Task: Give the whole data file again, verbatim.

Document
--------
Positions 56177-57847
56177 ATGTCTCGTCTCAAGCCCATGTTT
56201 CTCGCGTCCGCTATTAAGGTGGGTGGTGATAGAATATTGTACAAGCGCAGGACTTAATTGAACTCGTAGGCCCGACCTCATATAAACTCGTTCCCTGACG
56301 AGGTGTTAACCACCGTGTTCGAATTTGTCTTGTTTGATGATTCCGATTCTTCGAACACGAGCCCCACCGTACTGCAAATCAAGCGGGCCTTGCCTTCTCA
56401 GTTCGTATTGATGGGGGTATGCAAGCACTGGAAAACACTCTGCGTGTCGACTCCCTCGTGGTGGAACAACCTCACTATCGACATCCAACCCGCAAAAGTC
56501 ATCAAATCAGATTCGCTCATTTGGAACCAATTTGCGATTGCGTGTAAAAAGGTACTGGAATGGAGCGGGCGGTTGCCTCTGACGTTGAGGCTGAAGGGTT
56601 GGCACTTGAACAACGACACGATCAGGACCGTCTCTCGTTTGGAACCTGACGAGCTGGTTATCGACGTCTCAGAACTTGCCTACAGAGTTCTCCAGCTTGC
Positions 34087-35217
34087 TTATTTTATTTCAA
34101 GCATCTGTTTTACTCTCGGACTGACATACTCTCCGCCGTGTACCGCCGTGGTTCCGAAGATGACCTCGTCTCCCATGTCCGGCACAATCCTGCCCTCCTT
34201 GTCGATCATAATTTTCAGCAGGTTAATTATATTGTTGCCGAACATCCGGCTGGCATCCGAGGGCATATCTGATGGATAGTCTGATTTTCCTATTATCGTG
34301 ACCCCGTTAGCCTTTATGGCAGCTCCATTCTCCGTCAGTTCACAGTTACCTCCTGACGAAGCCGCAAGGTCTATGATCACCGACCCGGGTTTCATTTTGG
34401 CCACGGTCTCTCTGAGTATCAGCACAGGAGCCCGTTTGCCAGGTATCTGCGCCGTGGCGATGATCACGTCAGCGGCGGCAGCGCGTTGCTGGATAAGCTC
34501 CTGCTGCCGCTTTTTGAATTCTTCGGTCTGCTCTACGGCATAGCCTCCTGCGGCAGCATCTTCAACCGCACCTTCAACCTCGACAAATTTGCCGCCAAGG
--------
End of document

Positions 56177-57847
56177 ATGTCTCGTCTCAAGCCCATGTTT
56201 CTCGCGTCCGCTATTAAGGTGGGTGGTGATAGAATATTGTACAAGCGCAGGACTTAATTGAACTCGTAGGCCCGACCTCATATAAACTCGTTCCCTGACG
56301 AGGTGTTAACCACCGTGTTCGAATTTGTCTTGTTTGATGATTCCGATTCTTCGAACACGAGCCCCACCGTACTGCAAATCAAGCGGGCCTTGCCTTCTCA
56401 GTTCGTATTGATGGGGGTATGCAAGCACTGGAAAACACTCTGCGTGTCGACTCCCTCGTGGTGGAACAACCTCACTATCGACATCCAACCCGCAAAAGTC
56501 ATCAAATCAGATTCGCTCATTTGGAACCAATTTGCGATTGCGTGTAAAAAGGTACTGGAATGGAGCGGGCGGTTGCCTCTGACGTTGAGGCTGAAGGGTT
56601 GGCACTTGAACAACGACACGATCAGGACCGTCTCTCGTTTGGAACCTGACGAGCTGGTTATCGACGTCTCAGAACTTGCCTACAGAGTTCTCCAGCTTGC
Positions 34087-35217
34087 TTATTTTATTTCAA
34101 GCATCTGTTTTACTCTCGGACTGACATACTCTCCGCCGTGTACCGCCGTGGTTCCGAAGATGACCTCGTCTCCCATGTCCGGCACAATCCTGCCCTCCTT
34201 GTCGATCATAATTTTCAGCAGGTTAATTATATTGTTGCCGAACATCCGGCTGGCATCCGAGGGCATATCTGATGGATAGTCTGATTTTCCTATTATCGTG
34301 ACCCCGTTAGCCTTTATGGCAGCTCCATTCTCCGTCAGTTCACAGTTACCTCCTGACGAAGCCGCAAGGTCTATGATCACCGACCCGGGTTTCATTTTGG
34401 CCACGGTCTCTCTGAGTATCAGCACAGGAGCCCGTTTGCCAGGTATCTGCGCCGTGGCGATGATCACGTCAGCGGCGGCAGCGCGTTGCTGGATAAGCTC
34501 CTGCTGCCGCTTTTTGAATTCTTCGGTCTGCTCTACGGCATAGCCTCCTGCGGCAGCATCTTCAACCGCACCTTCAACCTCGACAAATTTGCCGCCAAGG